What this really does is act as a great prelude to the fact that I'm actually the problem here. I'm the reason boys don't approach me. When my pen pal was here this summer I pretended we were just friends and nothing was happening for a long time. I agreed to talk to B, the phone calling musician, but I almost didn't answer the phone. And after our (enjoyable) long talk he asked if he could call me again. I said, "Sure, you can in a week."
Yeah, I push people away.
I am promising myself I will not do this anymore. So when Fred of the original facebook message (who also lives far away–I might be more attractive from a distance) sent me this valentine's today:
I actually responded. I still assume this just means he wants to be friends or got me confused with someone else or knew I would think hot pink zombies are funny. I do love morbidity. If nothing else it's fun to make friends and get notes from people every once in a while.
I thought I might be doing other things tonight (art shows with quiet friends or lying in bed watching Amélie) but I'm doing the best thing, the kind of best thing that you wouldn't think of doing but someone asks of you and it's like a good vegetable. A tasty one, really. I'm babysitting my FIVE MONTH OLD nephew. I can't believe he's been around for five sweet months and in six months I'm probably going to move far away. Ugh.
He smells sweet and is all soft chubby baby and some days (namely today) he's tired and must be held ALL THE TIME and you can't hold him and sit down. No. You must hold him and stand up. So you turn on an Otis Redding internet radio station so while you hold him in your arms you can dance and "lalala" along to all the soulful music and he'll join in with "ahhhhhuuuummmmmmoooooo."
Yesterday I remembered that the back seat of the mom van (babies and vans and I'm not even dating anyone) was folded into a bed....Or a bench to sit on! I grabbed my drawing pad, drove up the mountain, parked with the trunk facing the valley. Sitting in the back, protected from the wind, I looked out at whatever...you know, pretty late afternoon suns over mountains and a lake and a little town....I drew a volcano.
One thing about the work I do, I might never have any knowledge of if I've done any good in the world. Perhaps if I worked on high-grossing films or hip documentaries or pieces for nonprofits. But even then, I'm a very behind the scenes person. I research. I talk to people. I organize. Maybe if I'm lucky someone entrusts a camera to my hands. How often have you noticed in the credits way down at the end the names of the people who ruined their eyes trying to gather all the facts?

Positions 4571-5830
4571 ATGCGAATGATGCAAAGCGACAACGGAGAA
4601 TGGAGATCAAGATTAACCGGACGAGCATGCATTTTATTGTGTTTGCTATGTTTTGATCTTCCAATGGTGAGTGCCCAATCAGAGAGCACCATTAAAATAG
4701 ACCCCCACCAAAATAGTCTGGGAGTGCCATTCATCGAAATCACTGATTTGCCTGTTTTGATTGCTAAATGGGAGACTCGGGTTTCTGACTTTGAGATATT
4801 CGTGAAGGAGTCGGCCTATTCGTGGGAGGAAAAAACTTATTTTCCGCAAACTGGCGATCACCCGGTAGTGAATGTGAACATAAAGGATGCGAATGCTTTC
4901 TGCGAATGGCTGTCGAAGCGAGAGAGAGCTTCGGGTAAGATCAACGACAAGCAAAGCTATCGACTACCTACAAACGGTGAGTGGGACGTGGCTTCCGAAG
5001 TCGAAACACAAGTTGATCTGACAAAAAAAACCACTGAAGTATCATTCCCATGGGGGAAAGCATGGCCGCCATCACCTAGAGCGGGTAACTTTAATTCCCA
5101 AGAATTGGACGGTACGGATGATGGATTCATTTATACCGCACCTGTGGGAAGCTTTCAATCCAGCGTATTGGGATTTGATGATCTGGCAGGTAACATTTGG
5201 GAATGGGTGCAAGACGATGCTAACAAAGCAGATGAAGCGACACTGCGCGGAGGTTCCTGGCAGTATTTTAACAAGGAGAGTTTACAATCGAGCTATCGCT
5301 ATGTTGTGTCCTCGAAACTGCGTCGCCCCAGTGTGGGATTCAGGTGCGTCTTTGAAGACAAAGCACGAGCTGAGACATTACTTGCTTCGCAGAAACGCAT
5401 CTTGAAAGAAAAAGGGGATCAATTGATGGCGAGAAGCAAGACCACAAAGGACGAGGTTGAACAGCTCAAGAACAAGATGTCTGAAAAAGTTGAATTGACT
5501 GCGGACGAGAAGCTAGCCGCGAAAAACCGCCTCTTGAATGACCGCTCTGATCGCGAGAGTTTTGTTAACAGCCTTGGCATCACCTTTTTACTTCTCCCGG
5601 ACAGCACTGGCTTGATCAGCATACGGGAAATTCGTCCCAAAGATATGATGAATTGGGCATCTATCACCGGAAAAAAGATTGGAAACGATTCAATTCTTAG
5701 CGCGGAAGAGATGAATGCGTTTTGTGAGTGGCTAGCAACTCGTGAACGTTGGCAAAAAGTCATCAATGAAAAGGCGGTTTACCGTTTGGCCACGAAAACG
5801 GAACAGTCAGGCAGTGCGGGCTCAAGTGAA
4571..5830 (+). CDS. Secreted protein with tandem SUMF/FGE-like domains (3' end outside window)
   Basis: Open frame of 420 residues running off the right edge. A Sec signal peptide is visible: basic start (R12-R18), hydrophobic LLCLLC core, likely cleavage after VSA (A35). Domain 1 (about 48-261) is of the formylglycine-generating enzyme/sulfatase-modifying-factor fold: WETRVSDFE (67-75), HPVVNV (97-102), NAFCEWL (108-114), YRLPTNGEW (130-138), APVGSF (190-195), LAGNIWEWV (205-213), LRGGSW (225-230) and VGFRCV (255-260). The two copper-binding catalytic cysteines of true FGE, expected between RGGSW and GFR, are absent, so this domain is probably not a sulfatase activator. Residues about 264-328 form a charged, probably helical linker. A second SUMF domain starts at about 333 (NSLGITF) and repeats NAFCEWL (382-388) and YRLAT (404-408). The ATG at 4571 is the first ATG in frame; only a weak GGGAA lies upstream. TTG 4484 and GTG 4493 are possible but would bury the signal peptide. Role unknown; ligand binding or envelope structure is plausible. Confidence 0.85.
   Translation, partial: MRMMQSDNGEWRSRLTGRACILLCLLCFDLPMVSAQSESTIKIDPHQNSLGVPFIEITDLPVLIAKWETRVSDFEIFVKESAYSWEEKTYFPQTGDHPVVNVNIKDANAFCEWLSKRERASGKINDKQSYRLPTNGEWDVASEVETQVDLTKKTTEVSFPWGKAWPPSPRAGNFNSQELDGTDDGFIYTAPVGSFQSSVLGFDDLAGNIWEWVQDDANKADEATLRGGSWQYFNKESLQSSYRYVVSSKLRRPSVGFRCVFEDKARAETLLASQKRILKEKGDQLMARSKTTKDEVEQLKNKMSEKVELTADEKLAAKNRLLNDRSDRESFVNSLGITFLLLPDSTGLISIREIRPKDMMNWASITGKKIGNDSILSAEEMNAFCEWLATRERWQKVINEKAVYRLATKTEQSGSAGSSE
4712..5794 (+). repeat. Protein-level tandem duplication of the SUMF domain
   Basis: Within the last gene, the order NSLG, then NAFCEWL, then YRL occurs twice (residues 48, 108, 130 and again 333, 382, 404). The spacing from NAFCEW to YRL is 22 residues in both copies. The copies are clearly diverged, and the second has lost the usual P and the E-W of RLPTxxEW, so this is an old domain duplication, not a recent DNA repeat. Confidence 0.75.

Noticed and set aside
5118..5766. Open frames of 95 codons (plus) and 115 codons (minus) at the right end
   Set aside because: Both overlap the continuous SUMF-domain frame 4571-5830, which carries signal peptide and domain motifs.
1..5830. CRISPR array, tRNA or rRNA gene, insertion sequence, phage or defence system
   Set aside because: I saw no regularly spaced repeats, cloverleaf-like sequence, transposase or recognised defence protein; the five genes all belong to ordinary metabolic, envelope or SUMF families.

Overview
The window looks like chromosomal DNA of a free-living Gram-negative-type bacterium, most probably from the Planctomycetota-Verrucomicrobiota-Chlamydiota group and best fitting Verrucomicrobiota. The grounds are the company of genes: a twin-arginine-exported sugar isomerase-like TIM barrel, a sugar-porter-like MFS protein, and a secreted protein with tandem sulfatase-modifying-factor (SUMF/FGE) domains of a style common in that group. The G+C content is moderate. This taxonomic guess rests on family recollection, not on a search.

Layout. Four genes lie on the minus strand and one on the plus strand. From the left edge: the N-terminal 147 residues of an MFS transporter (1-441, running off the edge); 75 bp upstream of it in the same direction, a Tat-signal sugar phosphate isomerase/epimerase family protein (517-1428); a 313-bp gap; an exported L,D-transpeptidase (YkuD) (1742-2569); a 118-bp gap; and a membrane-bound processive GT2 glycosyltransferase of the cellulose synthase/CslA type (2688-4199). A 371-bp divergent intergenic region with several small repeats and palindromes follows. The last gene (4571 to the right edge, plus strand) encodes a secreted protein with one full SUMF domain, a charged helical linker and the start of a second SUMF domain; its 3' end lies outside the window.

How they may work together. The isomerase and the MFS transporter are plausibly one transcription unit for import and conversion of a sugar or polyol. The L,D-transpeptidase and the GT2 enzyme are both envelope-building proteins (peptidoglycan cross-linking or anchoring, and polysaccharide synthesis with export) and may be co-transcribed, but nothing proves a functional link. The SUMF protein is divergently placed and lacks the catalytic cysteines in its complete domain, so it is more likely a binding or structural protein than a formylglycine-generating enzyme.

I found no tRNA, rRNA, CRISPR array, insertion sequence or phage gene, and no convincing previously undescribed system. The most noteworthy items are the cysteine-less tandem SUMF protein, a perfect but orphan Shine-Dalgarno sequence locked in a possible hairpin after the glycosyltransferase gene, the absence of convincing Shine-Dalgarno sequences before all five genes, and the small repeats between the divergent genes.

Right now I'm not sure if I'm bringing anything to the table of either of my jobs. Miscommunication or no communication at all is fairly typical: I'm in a "creative" profession, we're all doing too many things at once. I can't expect more feedback than what I'm getting. All I can do is dream that one day at the end of a radio show they tack on my name to say I helped put that program together. Then I'll know. But I might not. Maybe again I won't be able to shake the feeling that I've been given these work opportunities out of pure generosity. I'm not sure how much I lured employers in with my talents. The merit I have is in enthusiasm. I care, I'll work hard, I'll constantly be trying to improve. I just keep hoping.
I've been spending a significant amount of time exploring nature which, I've learned, is where I have many epiphanies. One afternoon I was running along this gravel road by a lake and a tiny airport and I had this epiphany: there's no reason to not cut my hair.
In the mood to say nothing true? As in, I love to head bang and clean toilets with toothbrushes and shop at American Eagle. Dang. That all sounds more like sarcasm (except for the head banging part. Rocking out at heavy metal concerts is kind of funny even if my neck does hurt for the next few days).
I prefer being facetious.
And I'm in the mood to lie and blast electronic music while I give our kitchen a serious throw down. HEY KITCHEN, betcha thought nobody'd make you clean up your dirty ways. Well listen here, Skank Tiles, you've got another thing coming. WATCH OUT! I'M GONNA SWEEP YOU UNDER THE RRRRUUUGGGG! (I blame the lying on my father's side of the family which sounds like I have a lot of childhood trauma but that's not true. I just thought I was related to George Washington for a few years longer than I should have.)